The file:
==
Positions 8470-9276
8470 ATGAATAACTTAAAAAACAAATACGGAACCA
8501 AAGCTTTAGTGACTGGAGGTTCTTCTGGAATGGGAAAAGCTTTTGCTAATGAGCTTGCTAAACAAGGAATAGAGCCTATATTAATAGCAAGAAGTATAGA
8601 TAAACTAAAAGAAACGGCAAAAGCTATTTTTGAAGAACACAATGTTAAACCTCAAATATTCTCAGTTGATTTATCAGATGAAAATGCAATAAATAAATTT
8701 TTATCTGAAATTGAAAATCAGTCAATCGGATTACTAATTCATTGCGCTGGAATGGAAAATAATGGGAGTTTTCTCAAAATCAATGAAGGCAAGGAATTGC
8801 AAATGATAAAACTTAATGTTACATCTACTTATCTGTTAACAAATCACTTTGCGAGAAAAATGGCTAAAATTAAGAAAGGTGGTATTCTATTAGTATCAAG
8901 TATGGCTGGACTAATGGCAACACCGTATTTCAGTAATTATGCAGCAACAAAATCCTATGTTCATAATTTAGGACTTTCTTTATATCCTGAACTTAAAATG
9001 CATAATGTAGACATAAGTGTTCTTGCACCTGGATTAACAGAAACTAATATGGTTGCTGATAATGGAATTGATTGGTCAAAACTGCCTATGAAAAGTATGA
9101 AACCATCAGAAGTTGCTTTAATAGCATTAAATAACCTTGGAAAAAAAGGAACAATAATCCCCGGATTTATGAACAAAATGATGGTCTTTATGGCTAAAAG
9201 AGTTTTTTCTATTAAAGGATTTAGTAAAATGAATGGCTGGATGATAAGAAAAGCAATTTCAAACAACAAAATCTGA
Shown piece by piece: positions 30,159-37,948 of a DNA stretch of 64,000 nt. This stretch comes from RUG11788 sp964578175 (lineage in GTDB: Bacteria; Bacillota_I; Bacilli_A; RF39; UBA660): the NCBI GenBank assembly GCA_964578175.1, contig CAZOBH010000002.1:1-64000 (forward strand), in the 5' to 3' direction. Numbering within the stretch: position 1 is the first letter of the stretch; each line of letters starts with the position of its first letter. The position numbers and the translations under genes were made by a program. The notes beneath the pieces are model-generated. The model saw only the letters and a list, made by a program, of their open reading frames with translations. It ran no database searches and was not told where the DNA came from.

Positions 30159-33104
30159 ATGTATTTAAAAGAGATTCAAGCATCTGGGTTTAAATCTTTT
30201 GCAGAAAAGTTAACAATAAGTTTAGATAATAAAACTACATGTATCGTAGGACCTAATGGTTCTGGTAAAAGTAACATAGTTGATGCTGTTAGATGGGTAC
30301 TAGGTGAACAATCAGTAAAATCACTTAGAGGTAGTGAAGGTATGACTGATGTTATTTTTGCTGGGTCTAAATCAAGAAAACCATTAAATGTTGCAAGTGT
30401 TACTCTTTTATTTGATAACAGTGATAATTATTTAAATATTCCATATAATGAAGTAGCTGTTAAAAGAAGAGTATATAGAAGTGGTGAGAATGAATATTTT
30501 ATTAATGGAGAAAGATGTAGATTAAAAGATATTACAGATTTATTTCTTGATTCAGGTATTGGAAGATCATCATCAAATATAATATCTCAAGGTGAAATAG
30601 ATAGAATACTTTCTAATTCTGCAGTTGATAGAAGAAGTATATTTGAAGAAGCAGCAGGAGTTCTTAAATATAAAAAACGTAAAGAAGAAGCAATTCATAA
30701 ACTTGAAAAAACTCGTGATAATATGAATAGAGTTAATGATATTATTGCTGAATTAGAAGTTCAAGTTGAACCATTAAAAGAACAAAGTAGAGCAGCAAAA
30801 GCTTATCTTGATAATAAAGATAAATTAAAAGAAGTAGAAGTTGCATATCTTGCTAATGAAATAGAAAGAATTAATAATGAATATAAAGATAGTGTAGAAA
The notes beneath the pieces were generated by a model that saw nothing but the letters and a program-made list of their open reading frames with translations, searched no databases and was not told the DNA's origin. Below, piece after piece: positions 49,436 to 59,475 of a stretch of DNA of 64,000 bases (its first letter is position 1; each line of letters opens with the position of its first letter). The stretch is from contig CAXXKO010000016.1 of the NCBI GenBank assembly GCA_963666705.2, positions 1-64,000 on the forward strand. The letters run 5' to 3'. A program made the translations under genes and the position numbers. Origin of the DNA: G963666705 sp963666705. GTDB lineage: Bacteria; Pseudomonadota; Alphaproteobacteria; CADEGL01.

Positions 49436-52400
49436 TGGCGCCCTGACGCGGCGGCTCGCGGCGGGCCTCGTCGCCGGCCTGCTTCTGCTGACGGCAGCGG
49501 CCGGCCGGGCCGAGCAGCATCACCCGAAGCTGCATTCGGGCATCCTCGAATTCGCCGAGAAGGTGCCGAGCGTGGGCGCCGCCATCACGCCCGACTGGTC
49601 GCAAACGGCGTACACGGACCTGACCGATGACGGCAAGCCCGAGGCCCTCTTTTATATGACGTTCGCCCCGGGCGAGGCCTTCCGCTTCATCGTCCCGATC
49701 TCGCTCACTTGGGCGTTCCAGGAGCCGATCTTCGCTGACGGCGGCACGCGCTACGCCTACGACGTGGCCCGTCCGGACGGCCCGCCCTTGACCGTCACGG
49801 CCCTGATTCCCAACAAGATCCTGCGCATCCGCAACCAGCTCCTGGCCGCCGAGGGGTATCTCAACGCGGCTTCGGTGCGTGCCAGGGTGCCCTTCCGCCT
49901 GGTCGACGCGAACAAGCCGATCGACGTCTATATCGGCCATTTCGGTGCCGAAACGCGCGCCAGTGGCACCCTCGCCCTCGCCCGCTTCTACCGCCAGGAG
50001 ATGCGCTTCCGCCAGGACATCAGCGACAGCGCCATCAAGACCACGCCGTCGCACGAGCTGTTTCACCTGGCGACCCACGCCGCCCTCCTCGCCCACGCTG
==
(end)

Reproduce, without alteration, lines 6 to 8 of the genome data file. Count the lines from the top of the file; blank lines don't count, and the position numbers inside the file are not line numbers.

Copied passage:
8801 AAATGATAAAACTTAATGTTACATCTACTTATCTGTTAACAAATCACTTTGCGAGAAAAATGGCTAAAATTAAGAAAGGTGGTATTCTATTAGTATCAAG
8901 TATGGCTGGACTAATGGCAACACCGTATTTCAGTAATTATGCAGCAACAAAATCCTATGTTCATAATTTAGGACTTTCTTTATATCCTGAACTTAAAATG
9001 CATAATGTAGACATAAGTGTTCTTGCACCTGGATTAACAGAAACTAATATGGTTGCTGATAATGGAATTGATTGGTCAAAACTGCCTATGAAAAGTATGA